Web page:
Posted by: Omar C. Garcia | September 11, 2009

Remembering 9/11

   I still remember the assassination of President John F. Kennedy on November 22, 1963. I was seven years-old at the time and lived in San Antonio, Texas. I was playing in our front yard when my Mom called to me from the front door of our home. I turned and saw that she was crying. “President Kennedy is dead,” she said. I knew that Kennedy was our President but had never before been told that anyone was dead. For the rest of the afternoon I sat with my Mom and watched the story of Kennedy’s assassination unfold on our tiny black and white television. Later, when our copy of Life magazine arrived, I leafed through the pages and looked at the photos of Kennedy and his family. I remember the sadness of that day.

   I also remember where I was when I heard the news of the coordinated suicide attacks by Al-Qaeda terrorists on September 11, 2001. I first heard the news on my car radio as I was driving down Irving Boulevard in Irving, Texas. I rushed to the church where I watched the rest of the story unfold on television. Our staff stood in stunned silence as we watched the second plane fly into the Twin Towers. A total of 2,993 people died in the attacks. In the days following the attacks, we heard many stories of unselfish acts of heroism — on the part of those who resisted the hijackers on board the airliner that crashed into a field in rural Pennsylvania, and on the part of those who risked their lives in attempts to rescue those trapped in the rubble of the fallen towers.

OsamaBinLaden   At the time of the attacks, I lived between DFW Airport and Love Field in Irving, Texas. I was accustomed to seeing airliners in the skies at all hours of the day and night. However, in the days following 9/11, the skies over the metroplex were silent. I was scheduled to fly to Bangladesh on September 16 but had to reschedule my trip to November. When I arrived in Bangladesh, I was shocked by what I saw. Every rural village I visited was saturated with Al-Qaeda propaganda. Osama bin Laden’s photo was everywhere. On more than one occasion hecklers shouted at me, telling me to go back home to America. Finally, I asked a small crowd of hecklers this question, “If I could give you enough money to go live in America or go live with bin Laden, which would you choose?” To a person and without hesitation, everyone said, “America!” That irony is fodder for another blog.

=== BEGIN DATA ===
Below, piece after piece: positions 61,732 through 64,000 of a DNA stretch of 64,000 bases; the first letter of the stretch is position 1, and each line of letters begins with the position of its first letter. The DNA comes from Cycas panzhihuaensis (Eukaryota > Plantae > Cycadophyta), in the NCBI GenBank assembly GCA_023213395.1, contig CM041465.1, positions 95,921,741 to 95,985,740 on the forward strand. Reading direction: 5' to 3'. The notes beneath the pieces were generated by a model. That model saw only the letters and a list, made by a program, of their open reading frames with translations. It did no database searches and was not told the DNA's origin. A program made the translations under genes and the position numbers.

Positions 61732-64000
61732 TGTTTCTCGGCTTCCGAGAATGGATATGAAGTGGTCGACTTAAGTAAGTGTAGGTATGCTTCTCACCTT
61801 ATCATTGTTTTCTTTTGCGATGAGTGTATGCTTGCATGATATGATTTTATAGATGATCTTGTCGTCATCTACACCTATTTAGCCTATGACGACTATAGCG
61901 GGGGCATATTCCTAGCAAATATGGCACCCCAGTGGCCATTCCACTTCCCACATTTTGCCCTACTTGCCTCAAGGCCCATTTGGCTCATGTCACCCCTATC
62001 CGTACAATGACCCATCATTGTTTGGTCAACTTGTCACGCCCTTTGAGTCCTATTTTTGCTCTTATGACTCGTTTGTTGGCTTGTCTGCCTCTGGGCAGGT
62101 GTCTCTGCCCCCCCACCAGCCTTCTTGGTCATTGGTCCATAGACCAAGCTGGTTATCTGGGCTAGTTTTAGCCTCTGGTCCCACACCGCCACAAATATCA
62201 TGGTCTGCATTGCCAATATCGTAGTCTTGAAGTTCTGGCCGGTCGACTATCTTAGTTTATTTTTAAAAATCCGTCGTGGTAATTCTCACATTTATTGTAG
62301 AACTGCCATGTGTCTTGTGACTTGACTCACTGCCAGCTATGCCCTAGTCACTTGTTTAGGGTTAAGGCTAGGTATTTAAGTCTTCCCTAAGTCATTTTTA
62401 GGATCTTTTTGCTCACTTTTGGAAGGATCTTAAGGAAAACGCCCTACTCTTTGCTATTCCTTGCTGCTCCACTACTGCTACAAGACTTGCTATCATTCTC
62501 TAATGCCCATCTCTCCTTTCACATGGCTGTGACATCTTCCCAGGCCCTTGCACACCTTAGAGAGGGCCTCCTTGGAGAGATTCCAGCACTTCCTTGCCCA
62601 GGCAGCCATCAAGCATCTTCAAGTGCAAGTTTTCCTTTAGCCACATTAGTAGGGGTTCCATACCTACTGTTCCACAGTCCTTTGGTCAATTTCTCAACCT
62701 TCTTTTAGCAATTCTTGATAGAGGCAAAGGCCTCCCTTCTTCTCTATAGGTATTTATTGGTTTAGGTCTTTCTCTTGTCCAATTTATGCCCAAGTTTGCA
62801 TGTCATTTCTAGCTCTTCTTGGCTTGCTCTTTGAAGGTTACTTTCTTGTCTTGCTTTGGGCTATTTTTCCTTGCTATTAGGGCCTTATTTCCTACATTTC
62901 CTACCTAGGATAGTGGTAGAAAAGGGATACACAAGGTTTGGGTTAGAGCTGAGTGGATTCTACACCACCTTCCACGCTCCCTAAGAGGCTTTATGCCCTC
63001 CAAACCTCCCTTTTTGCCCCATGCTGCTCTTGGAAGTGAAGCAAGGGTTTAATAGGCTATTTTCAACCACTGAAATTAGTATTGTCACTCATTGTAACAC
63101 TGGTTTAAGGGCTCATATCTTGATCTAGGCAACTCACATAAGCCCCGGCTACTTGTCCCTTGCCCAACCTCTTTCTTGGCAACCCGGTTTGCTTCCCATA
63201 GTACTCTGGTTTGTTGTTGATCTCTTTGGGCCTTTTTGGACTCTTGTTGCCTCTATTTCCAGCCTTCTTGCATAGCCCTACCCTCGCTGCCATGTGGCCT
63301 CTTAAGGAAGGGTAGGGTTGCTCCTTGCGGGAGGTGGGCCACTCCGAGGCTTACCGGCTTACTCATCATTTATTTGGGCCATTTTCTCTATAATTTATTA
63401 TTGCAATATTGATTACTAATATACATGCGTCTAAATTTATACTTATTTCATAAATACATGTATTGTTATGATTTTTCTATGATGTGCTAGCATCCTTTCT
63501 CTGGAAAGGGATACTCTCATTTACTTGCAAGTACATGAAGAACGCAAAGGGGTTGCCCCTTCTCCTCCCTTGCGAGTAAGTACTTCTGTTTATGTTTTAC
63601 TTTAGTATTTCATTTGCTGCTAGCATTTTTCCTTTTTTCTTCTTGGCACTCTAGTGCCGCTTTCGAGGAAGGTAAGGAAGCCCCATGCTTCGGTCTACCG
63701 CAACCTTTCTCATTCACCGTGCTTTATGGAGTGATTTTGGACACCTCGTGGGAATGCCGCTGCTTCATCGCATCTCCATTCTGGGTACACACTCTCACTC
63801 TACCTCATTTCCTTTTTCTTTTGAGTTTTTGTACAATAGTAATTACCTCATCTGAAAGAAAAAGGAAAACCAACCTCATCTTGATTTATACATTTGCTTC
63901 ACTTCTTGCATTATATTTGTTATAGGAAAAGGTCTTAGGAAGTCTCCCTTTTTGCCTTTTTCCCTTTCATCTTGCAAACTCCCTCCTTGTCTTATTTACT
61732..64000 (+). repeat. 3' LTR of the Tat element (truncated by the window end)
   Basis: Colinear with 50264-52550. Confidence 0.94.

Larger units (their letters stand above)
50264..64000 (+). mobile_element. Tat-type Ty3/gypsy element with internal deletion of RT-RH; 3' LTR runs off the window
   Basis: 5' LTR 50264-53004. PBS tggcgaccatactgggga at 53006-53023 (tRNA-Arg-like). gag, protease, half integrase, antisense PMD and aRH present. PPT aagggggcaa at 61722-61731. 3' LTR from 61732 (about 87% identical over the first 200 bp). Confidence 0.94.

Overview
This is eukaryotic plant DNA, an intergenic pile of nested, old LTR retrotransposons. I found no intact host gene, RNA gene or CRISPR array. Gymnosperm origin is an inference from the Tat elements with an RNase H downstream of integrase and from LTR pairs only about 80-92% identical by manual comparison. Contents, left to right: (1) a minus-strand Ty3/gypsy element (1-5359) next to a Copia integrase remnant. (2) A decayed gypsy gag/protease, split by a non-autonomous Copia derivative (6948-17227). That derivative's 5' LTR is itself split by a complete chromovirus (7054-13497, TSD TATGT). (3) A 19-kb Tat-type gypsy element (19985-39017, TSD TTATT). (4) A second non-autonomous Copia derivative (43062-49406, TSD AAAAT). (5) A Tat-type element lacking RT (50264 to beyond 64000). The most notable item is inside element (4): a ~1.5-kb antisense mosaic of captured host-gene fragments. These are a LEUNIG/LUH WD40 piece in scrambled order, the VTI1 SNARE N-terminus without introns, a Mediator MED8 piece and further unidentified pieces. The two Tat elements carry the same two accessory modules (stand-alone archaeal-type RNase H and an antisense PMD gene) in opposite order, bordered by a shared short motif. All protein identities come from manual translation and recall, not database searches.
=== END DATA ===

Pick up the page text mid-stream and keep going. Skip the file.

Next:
For the past several years there have been no terrorist attacks inside our borders. Because of that, it’s easy to be lulled into a false sense of security and think that we are safe from the evil intentions of jihadists. In his book entitled “Inside the Revolution,” New York Times best-selling author Joel Rosenberg points out three reasons why we have not been hit again. First, because we and our allies have done a better job of identifying and intercepting terrorists plots. Second, because we and our allies have remained on the offense against the jihadists. Finally, and perhaps most frightening of all, we have not been attacked in these past years because Al-Qaeda is planning larger attacks. They are no longer merely interested in frightening us, but in annihilating us. Rosenberg’s book is thought-provoking, challenging, and worth reading.